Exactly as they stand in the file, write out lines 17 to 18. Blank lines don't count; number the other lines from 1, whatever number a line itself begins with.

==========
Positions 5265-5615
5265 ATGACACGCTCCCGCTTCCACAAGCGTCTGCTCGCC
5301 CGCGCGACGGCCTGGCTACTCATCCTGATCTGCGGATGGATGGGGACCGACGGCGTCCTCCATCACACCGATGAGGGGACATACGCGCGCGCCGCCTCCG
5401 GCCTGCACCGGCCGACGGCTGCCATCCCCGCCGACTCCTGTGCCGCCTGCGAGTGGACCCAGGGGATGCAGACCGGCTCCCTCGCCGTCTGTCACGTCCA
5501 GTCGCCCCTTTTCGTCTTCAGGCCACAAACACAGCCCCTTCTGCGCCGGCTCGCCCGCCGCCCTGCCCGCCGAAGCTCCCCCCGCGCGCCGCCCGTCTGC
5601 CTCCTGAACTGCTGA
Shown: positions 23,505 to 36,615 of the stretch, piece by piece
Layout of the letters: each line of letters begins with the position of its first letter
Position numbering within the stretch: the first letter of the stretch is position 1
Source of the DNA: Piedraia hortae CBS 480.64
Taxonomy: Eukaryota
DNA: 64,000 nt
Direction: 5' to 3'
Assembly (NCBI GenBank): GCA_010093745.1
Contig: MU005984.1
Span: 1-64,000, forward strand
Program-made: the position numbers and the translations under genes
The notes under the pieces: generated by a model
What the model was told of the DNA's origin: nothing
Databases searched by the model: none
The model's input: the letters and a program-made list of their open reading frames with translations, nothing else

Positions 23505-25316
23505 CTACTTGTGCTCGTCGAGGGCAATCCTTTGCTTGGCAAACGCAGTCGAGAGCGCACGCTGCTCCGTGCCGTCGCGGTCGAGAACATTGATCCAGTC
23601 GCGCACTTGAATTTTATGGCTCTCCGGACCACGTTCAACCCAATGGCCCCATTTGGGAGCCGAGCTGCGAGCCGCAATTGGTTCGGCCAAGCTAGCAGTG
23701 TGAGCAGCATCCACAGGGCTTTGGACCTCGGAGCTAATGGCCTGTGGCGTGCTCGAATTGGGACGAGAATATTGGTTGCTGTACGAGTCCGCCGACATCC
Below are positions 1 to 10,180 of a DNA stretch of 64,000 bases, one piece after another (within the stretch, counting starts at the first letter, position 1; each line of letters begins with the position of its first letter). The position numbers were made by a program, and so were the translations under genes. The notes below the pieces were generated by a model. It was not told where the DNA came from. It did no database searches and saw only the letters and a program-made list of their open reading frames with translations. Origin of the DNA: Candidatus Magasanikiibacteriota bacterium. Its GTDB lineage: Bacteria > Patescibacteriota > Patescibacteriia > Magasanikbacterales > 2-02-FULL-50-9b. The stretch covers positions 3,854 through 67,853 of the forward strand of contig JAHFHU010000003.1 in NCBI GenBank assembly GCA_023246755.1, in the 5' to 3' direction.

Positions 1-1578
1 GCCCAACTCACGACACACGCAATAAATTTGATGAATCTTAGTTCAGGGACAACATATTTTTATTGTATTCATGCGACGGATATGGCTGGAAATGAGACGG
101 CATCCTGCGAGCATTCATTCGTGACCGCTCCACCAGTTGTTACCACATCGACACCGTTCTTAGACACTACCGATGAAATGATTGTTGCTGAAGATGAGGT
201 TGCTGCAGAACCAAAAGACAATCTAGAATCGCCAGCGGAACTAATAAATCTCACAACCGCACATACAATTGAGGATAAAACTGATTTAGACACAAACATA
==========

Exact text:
Program-made: the position numbers and the translations under genes
The notes under the pieces: generated by a model